By detoxing blood, producing essential hormones and saving water in our body, kidneys have a bearing on our health. But common habits can harm their function.
Here are the five most important habits to avoid if you want healthy kidneys, as compiled by Reader´s Digest.
EATING PROCESSED FOOD
Packaged food contains a lot of sodium which affects the heart and can cause kidney problems. By consuming too much salt the organs have to work more to excrete the excess salt.
When peeing our body flushes the sodium out as well as some calcium. Losing too much calcium could put us at greater risk for kidney stones, according to James Simon, MD, nephrologist with Cleveland Clinic.
"People look at carbs and fat and calories, but they don´t pay attention to sodium," he says.
The Dietary Guidelines for Americans recommends a maximum amount of 2,300 milligrams of sodium a day. The average American for example consumes more than 3,400 mg.
NOT CHECKING YOUR BLOOD PRESSURE
Kidneys can be described as a big set of blood vessels with urine drains. "If you have high blood pressure in your big blood vessels, you have high blood pressure in your smaller blood vessels," Dr. Simon explained.
By letting high blood pressure go unchecked, blood vessels could get damaged and harm the kidneys.
Smoking kills, they say. But lung cancer is not the only risk of cigarettes. Smoking can harm the whole body by increasing blood pressure, lowering the circulation and constricting blood vessels in the kidneys.
"It´s another reason smoking is just bad on the body," Dr. Simon says.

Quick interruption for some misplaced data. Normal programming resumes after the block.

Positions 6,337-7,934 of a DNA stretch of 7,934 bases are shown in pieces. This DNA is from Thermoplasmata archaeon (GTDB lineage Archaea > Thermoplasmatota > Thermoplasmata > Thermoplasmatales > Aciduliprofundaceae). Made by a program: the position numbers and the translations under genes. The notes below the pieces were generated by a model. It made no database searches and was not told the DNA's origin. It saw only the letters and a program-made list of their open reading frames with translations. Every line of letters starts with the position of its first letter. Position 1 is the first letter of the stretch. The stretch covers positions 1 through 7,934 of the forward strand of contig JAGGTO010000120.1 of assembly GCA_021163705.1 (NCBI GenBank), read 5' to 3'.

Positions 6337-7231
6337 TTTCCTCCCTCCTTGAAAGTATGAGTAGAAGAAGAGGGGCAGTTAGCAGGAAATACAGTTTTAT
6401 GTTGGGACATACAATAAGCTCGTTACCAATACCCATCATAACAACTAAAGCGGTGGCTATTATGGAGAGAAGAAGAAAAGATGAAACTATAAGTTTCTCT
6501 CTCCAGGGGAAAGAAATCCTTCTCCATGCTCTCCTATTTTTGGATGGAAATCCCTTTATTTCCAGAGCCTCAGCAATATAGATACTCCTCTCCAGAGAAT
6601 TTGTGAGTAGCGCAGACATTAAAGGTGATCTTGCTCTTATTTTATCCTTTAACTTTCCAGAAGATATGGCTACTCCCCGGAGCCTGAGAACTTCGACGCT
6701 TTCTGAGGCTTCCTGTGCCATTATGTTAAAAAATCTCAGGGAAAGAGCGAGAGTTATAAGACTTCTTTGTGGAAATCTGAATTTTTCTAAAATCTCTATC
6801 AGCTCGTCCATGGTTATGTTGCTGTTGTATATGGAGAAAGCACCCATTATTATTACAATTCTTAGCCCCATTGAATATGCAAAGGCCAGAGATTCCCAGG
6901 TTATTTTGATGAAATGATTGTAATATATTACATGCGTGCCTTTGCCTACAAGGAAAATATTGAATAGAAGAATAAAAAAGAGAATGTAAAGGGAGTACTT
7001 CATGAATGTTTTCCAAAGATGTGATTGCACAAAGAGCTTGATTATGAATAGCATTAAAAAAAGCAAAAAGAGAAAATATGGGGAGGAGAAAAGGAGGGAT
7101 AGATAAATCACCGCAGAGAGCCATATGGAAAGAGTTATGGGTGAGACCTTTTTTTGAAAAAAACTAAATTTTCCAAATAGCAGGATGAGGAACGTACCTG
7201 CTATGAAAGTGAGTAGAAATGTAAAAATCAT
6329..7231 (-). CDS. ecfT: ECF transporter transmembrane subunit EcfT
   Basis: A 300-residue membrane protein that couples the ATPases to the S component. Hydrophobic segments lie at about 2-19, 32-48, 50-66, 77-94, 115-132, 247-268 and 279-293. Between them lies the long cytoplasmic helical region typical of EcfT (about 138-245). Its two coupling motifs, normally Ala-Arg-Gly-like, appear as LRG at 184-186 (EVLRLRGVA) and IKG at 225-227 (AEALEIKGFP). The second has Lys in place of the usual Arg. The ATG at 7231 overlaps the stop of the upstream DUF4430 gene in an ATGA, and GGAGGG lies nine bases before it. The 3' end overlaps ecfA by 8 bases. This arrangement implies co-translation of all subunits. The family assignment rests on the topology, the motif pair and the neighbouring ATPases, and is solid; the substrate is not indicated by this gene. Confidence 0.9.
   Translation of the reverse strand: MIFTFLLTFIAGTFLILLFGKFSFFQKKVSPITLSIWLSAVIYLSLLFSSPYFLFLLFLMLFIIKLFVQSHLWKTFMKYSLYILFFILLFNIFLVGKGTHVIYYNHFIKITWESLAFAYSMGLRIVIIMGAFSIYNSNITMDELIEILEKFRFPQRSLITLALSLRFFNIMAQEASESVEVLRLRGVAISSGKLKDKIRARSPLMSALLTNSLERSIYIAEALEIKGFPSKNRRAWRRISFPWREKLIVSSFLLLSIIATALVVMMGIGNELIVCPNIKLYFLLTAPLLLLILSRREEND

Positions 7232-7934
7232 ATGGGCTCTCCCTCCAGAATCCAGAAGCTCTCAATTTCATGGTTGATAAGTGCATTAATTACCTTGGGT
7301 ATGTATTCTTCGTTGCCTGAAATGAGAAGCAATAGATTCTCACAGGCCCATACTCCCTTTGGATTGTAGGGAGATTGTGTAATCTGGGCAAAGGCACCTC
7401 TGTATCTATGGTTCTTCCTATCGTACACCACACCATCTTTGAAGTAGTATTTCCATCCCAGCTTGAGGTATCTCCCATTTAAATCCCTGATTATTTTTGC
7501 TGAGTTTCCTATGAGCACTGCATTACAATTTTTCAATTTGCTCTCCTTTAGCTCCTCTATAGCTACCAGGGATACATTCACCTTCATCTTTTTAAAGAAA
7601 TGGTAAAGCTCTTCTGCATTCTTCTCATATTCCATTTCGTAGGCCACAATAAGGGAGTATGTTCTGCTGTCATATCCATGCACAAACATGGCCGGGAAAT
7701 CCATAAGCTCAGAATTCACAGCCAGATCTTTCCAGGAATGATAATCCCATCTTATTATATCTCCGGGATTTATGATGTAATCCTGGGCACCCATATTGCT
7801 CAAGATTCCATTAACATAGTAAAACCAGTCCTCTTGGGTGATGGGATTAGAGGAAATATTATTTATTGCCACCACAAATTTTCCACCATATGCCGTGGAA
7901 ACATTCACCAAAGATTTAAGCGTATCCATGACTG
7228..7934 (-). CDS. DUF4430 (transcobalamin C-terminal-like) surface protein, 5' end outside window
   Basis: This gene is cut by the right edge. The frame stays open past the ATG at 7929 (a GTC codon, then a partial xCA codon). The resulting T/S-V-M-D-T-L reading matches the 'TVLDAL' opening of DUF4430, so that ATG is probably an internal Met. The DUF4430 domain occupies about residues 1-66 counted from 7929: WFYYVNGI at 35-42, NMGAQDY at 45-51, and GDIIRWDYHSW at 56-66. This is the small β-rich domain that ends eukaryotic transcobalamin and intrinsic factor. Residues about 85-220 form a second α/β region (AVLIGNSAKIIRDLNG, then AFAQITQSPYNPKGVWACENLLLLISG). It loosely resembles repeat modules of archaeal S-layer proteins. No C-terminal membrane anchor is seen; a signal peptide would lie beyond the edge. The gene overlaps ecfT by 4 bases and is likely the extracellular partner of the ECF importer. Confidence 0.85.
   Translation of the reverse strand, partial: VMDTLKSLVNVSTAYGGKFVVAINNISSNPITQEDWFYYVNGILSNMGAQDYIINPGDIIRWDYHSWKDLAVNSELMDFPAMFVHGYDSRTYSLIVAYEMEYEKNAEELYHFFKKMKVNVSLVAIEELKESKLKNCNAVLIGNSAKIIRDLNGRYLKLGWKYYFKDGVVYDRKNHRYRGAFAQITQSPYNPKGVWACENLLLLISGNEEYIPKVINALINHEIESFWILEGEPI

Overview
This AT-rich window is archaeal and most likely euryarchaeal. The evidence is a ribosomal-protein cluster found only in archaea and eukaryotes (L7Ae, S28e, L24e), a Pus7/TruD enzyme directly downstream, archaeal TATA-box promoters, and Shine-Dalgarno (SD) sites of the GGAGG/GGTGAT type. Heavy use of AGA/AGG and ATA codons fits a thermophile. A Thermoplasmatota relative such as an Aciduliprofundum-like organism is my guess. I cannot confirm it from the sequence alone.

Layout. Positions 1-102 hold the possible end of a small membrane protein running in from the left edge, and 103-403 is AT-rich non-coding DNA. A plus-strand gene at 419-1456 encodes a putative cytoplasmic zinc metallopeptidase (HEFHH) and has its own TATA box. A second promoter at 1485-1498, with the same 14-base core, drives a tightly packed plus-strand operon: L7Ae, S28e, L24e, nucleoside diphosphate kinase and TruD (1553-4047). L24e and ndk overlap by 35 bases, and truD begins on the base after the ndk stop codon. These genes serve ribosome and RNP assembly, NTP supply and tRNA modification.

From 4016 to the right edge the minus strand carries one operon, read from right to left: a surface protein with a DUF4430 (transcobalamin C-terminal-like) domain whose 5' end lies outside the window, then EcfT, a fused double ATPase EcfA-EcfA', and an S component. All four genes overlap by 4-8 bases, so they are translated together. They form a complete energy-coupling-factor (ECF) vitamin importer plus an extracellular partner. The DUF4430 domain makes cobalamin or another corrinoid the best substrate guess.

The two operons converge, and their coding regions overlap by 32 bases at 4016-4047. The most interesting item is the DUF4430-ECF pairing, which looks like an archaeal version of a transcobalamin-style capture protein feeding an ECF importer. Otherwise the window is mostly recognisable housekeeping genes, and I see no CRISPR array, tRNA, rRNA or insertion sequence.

A study from 2012 revealed that not smoking for at least 16 years could cut the risk of renal cell carcinoma by 40 per cent, which is the most common form of kidney cancer in adults.
DRINKING TOO LITTLE
Many diet plans recommend drinking eight glasses of water every day. According to Dr. Simon four to six cups should be enough, but only drinking one or two will challenge our kidneys. Especially when exercising a lot or being outside on a hot day it is necessary to drink enough water. When our body does not have enough water to flush out our system to keep sodium levels in check, keeping its blood pressure up will become more difficult.
But not only can a dehydrated body be dangerous, drinking too much water stresses our kidneys as well. Dr. Simon explained that the kidney is very sensitive to blood flow, adding that "It won´t like it if you are so dehydrated that your blood pressure drops and the blood flow to your kidneys drops."
TAKING PAINKILLERS TOO OFTEN
Painkillers can reduce fever and pain but also affect our organs. NSAIDs, which are anti-inflammatory drugs including ibuprofen and aspirin, diminish the blood flow to the kidney. Being directly toxic to the organ they can harm kidney function and cause scarring.
In the long run painkillers can lead to chronic kidney disease or kidney failure. Especially people already with kidney damage should avoid NSAIDs altogether.
"The people at risk are those who are taking them on a daily basis for long periods of time," Dr. Simon said.